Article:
NAT Navdeep Suri-1587547587160
Navdeep Suri, former Indian Ambassador to the UAE Image Credit: Supplied

Dubai: Former Indian ambassador Navdeep Suri has praised the UAE’s efforts to promote tolerance amid raging online battles over rising Islamophobia.

The senior diplomat shot off a series of tweets on Wednesday in what he described as his “effort to provide some context on the ongoing controversy.”

“UAE pro-actively promotes tolerance and celebrated 2019 as Year of Tolerance. Apart from allowing a major Hindu temple in Abu Dhabi, they are also building a church, a mosque and a synagogue in the same compound,” Suri said.

He also sounded a cautionary note to Indian expats some of whom have lost jobs or faced legal action because of their derogatory social media posts or insensitive WhatsApp messages.

“UAE has strong laws against hate speech. This applies to derogatory remarks against ALL religions,” Suri said, reminding them about the message of Indian envoy Pavan Kapoor, who had tweeted along similar lines on Monday.

“Hate speech emanating out of India is another matter. It provides fodder to those unhappy with India-UAE friendship,” said Suri as he gave a low down on the ties between the two countries.

“UAE is a strategic partner - our third largest trading partner, source of foreign direct investment, partner in energy security, home to 3.4 million Indians who sent to US$17 billion in remittances to their families,” said Suri.

“Bilateral ties are strong and will endure but unnecessary controversy doesn’t help,” he added.

On Monday, the Indian Ambassador to the UAE Pawan Kapoor also reminded expats against discriminatory behaviour.

“India and UAE share the value of non-discrimination on any grounds. Discrimination is against our moral fabric and the rule of law. Indian nationals in the UAE should always remember this,” Kapoor said in a tweet.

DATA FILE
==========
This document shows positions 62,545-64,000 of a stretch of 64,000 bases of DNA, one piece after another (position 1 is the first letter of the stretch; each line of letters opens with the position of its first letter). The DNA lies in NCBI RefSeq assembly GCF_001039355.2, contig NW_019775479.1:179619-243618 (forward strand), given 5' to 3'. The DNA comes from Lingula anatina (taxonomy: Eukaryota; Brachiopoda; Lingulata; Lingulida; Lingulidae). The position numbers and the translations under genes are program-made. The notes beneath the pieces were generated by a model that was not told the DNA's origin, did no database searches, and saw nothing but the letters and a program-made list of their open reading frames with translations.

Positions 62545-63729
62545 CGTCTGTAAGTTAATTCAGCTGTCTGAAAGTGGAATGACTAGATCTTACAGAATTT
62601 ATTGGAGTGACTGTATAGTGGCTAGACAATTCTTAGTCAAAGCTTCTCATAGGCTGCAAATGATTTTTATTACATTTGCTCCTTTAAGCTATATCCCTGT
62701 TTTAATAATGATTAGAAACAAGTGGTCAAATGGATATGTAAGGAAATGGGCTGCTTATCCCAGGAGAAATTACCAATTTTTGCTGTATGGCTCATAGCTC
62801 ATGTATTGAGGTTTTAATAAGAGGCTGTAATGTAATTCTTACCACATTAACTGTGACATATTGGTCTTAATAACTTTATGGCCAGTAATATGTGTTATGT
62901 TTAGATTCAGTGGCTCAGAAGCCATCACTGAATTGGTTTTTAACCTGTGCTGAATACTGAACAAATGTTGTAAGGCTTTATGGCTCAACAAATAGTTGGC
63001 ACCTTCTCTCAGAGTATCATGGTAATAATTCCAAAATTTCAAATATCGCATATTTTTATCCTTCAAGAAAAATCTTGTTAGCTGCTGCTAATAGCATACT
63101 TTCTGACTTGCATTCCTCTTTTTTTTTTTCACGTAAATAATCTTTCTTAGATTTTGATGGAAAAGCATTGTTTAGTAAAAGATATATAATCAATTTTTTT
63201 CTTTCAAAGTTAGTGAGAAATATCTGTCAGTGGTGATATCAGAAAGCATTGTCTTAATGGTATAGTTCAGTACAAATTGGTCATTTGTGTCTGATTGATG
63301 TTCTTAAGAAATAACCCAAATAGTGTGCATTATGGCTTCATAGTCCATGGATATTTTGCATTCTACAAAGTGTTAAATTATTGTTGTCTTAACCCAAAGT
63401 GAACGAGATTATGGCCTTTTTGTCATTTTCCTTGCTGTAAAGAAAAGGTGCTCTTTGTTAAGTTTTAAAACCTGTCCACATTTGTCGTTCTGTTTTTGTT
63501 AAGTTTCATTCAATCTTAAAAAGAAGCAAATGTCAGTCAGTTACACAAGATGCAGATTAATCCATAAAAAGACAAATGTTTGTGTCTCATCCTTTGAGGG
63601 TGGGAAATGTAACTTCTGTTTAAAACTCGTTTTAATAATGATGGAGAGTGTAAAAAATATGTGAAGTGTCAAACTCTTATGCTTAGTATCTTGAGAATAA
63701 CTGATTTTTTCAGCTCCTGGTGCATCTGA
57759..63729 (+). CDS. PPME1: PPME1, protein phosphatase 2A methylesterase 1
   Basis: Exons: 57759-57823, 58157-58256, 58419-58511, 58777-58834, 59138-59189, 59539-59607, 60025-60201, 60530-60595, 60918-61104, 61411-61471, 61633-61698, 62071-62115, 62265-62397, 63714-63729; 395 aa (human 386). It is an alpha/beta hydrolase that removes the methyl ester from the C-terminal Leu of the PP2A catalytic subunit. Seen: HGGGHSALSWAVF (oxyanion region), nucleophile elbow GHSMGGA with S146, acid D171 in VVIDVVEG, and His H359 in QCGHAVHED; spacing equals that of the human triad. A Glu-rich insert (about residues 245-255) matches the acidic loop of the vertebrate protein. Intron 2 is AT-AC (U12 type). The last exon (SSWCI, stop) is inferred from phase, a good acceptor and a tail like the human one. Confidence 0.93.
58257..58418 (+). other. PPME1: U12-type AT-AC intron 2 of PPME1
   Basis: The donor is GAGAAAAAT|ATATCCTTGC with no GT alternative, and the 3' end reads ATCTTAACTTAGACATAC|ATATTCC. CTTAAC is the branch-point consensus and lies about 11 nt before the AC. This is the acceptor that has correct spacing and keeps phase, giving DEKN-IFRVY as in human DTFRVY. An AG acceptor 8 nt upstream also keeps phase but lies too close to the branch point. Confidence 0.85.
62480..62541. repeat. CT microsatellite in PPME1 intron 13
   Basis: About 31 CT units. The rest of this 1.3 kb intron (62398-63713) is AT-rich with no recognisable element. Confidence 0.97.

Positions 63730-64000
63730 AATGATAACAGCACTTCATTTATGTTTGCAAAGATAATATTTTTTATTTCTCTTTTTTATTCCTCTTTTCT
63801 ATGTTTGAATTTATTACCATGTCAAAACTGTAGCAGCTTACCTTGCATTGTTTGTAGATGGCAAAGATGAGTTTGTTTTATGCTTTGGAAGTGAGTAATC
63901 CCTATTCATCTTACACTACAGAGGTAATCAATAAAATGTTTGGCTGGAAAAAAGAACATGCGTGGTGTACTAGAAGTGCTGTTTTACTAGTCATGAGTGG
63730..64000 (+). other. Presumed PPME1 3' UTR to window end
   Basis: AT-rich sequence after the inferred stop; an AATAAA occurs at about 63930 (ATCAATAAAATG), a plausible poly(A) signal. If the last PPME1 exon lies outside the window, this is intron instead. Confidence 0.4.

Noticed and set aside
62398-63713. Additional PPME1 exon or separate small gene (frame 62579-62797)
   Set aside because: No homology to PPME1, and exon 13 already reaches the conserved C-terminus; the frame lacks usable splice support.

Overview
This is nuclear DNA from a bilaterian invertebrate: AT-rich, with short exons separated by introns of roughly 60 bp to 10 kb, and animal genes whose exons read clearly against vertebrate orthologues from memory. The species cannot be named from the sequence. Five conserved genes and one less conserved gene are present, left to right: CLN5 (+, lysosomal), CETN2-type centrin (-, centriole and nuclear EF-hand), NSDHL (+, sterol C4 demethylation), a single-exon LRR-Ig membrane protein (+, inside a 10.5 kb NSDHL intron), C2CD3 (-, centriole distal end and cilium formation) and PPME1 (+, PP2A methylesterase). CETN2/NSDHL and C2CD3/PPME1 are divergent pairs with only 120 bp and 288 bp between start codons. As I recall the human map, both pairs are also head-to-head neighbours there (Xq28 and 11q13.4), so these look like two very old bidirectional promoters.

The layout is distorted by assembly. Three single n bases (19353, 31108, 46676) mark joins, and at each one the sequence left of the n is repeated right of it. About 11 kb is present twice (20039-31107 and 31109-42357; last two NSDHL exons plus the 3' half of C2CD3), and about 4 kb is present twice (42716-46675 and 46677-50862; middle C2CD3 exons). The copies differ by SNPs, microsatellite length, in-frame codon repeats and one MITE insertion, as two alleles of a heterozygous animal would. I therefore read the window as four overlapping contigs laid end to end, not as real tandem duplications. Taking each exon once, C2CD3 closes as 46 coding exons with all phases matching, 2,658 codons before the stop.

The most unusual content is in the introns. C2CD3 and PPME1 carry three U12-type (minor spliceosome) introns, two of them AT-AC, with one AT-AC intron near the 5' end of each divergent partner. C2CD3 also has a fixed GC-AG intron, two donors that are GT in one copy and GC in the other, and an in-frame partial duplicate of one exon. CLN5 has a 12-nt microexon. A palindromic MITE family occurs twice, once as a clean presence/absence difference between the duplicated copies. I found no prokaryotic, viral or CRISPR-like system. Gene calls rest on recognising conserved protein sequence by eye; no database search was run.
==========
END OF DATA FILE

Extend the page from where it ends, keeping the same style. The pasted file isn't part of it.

He also referred to Indian Prime Minister Narendra Modi’s earlier statement that said the Coronavirus “does not see race or religion”.

In recent days several Indians have lost jobs or face charges over social media posts linking the coronavirus pandemic to Indian Muslims.

On April 18, prominent Sharjah-based Keratlite businessman and filmmaker Sohan Roy was forced to apologise for a video which depicted Islamic clerics leading blindfolded men in skull caps in an adaptation of his poem on religious bigotry.

Earlier this month, technician Rakesh B. Kitturmath, chief accountant Bala Krishna Nakka and finance analyst Mitesh Udeshi were fired for similar derogatory social media posts that violated the UAE law while a police complaint was filed against Sameer Bhandari, CEO of Future Vision Events & Weddings’ after he asked an Indian Muslim job seeker to “Go back to Pakistan” in text message.

Last month Dubai-based chef Trilok Singh was sacked for an online rape threat against Delhi-based law student Swati Khanna who had opposed the Citizenship Amendment Act. Anti-Muslim posts on social media by Indian expats have also invited censure from prominent social media handles in the region.

Recently, Princess Hend Al Qassimi, a member of a UAE royal family warned that “anyone that is openly racist and discriminatory in the UAE will be fined and made to leave the country.”

She also slammed Dubai-based Indian expat Saurabh Upadhyay who had put out several tweets targeting Muslims and ridiculing Islam. Sharing screenshots of his tweets, Al Qassimi said: “You make your bread and butter from this land which you scorn and your ridicule will not go unnoticed.”

Minutes later Upadhyay deactivated his account.

Similarly, Dubai-based businesswoman Noora Al Ghurair called out Tejasvi Surya, a member of parliament of India’s ruling Bhartiya Janta Party for an obnoxious comment he had posted about Arab women in 2015.

Noora Al Ghurair said she pitied his [Surya] education that has taught him to disrespect women”. She also warned him against “travelling to Arab lands if he is ever bestowed a foreign ministry.”